3. 🙂 Saaleha is pleased at the feedback. Engaging debate on these issues is fundamental.

    Re chronology of the posts – i started this one just after Ramadaan, where it remained as a draft until I found the time to do it justice, I changed the date to keep the consistency of posting entries as they’re completed.

  4. nice post dude. Ramadaan is always too short but somehow (no matter how small) we’re spritually better off in the end then when it began. of which i am grateful.

    ignoring the concert, women mosque and towards the end music issue’s.

    focus on what ure blog elluded to and what Muhammad said…Unity. especially as we build up to the Hajj. The media consistantly seprates us creating divisions amongst us.we starved together, we prayed together, we cried together, we ate and celebrated togehter…lets start living together.

    Peace out.

  5. I feel like such a hypocrite noe that I am out of Ramadaan and see all the goodness I had practice start to slowly vanish from me. I hate that I am one person in Ramadaan and another out of it.

    As for Music in Islam, and Women in the masjid… anything that brings you closer to Allah(SWT) is worth doing.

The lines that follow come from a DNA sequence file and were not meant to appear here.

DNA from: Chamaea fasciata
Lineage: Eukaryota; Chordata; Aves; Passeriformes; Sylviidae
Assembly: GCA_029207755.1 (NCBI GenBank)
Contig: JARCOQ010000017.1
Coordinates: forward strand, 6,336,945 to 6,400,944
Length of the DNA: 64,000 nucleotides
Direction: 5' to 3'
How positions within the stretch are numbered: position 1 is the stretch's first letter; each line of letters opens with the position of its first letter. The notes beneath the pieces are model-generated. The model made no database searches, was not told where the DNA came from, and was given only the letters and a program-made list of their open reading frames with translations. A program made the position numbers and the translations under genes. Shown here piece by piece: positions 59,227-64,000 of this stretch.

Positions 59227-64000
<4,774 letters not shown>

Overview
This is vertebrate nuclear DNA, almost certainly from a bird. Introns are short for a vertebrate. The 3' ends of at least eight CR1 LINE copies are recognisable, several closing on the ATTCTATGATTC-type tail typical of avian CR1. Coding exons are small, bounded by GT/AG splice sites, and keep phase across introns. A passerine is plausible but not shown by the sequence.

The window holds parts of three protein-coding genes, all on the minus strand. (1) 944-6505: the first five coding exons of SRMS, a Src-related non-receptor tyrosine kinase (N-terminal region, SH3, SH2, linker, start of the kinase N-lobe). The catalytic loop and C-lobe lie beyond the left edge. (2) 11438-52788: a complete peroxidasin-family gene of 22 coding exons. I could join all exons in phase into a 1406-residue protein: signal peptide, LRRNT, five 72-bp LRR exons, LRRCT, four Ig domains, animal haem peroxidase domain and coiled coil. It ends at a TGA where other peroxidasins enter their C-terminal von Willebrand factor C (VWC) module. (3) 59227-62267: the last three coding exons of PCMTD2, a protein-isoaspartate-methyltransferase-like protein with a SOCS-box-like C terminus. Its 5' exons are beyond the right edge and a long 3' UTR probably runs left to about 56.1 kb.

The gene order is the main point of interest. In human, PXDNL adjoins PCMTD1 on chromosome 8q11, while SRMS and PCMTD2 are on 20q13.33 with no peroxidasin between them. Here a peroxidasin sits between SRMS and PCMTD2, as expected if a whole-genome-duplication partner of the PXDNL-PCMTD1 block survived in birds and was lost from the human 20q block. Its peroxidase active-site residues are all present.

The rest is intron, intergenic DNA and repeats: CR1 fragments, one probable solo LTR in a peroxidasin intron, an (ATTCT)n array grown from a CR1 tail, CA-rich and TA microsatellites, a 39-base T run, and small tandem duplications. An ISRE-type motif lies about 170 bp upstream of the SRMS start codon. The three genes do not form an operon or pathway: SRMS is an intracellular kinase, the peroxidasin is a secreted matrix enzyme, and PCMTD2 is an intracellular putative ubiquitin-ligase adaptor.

Let us not let minor issues divide us, our generation should be the one to change this.

    We need Our Unity 🙂



    P.S. Ditto on the poetry, your words spring worlds.

  6. i think women should be alowed to the mosques. It is only a problem because of our Indo-Pak misogynistic backwardness.

    Most communities in Cape Town provide women the oppurtunity to attend Taraweeh, they dont seem to have angry lightening bolts devasting the jammats

    Get over yourselves

  7. That was very beautiful.

    I think women should decide for themselves where they want to pray. Some prefer home, others prefer masjid. Let each do what they feel most comfortable and let nothing hold them back from either. I myself like both 🙂

  8. This is the first time I’ve visited your blog, but it definately won’t be the last! Wow. You have a certain sense of poetry lacking in most of the blogs I’ve visited. (That was no aside to anyone else with a blog, I’m just commenting on different styles) I really like your style; if I had a blog I would hope to write like this.

    Also, you are exactly my mind on women in the mosque. Ditto for Bilal and his comments on music being haraam.However its just flat impossible to convince most muslims on this point, so I keep my mouth shut. I willingly admit that my beliefs have more to do with an overwhelming inner sense of what’s right and wrong than what anyone tells me. Not that I totally disregard the rules and the scholars, but I believe in the importance of individual discretion. However, for most brothers and sisters in the deen that kind of thinking is kufr at its finest.